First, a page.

In school, we learn two things about Aristotle. First, we learn that he was profoundly influential for millennia, and probably smarter than you. Second, we learn that he was mostly wrong about everything having to do with the real world.

It’s not hard to figure out why. He used a rationalistic methodology rather than an empirical one, meaning that rather than going out to examine and measure firsthand, he mostly explored the universe as a mental exercise. Unfortunately, this means he didn’t have enough information available to challenge his own biases in his worldview. He even believed that women had fewer teeth than men, which is demonstrably false.

There are numerous examples, from Aristotle and afterwards directed by his influence, for which his methodology’s flaws are made manifest as theories in contradiction of available evidence. For example, Ptolemy’s Almagest protected the Aristotelian geocentric worldview, even in the face of evidence to the contrary, by inventing epicycles to explain planetary motions which didn’t make sense otherwise.

I see the same willful ignorance play out today in discussions regarding equality, empathy, and justice. Without giving specific examples or links, I have observed two major problems with arguments I hear from racists, men’s rights activists, and others.

First, their arguments only make sense if they completely deny the evidence they hear which conflicts with their point of view. Men’s rights activists thrive on stories of false rape accusations. Racists need racism to be “over.”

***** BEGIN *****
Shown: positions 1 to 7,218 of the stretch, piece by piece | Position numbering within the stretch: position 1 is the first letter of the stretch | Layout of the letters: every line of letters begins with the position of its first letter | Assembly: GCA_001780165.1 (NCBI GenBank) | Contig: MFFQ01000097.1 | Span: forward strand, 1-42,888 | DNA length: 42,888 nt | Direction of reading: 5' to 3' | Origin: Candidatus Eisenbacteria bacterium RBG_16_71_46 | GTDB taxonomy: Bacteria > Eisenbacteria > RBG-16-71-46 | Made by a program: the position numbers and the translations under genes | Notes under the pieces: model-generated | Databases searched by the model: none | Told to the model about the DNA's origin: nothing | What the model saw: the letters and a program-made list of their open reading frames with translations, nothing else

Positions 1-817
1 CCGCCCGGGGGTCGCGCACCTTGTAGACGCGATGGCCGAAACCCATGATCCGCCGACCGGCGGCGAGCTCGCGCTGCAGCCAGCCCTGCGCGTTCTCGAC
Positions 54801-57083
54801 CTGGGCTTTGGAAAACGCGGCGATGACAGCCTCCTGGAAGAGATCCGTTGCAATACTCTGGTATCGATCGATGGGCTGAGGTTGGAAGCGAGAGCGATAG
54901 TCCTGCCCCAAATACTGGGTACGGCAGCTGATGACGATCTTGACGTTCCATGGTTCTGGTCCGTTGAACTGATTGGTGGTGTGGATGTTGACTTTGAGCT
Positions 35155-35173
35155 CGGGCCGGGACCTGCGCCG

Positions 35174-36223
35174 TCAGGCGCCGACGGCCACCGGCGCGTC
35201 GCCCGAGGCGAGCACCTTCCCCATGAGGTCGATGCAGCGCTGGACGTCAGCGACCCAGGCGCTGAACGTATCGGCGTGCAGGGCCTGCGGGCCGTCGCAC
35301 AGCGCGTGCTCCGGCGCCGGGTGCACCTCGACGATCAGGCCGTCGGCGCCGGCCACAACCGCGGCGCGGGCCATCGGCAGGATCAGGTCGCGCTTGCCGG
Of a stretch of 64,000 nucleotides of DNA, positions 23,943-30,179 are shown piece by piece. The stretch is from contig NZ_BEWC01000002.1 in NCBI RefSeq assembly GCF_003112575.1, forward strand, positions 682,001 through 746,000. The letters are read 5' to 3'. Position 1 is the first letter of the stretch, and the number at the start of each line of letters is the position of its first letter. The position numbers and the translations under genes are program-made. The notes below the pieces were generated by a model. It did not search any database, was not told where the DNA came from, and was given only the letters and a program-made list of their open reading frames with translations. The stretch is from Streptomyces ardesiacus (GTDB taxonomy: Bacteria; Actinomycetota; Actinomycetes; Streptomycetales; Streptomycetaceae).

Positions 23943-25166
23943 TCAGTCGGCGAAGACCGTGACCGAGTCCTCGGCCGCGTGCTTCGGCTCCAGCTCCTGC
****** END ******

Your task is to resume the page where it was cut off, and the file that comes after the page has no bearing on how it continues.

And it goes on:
Second, relatedly, they believe they don’t even need to hear others’ points of view to inform their worldview. In other words, it’s not necessary to listen to people of color to learn what they need about racism. They don’t need to listen to women to invalidate their discomfort or fears. They don’t have to listen to disabled people. It all makes sense to them, without the inconvenience of going into the world.

I can forgive Aristotle drawing the wrong conclusions about nature, but I have trouble with those who apply methods of rationality to the people around them. It’s leaping to conclusions. It’s judging a book by its cover. It’s hubris. Aristotle thought the world was the center of the universe because it just seemed that way. Do you feel like the center of your own universe?

We all need to take time to stop and listen. We need to make room for others’ feelings in our world. We need to decenter ourselves sometimes. Not always, but very often, kindness flows from doing so.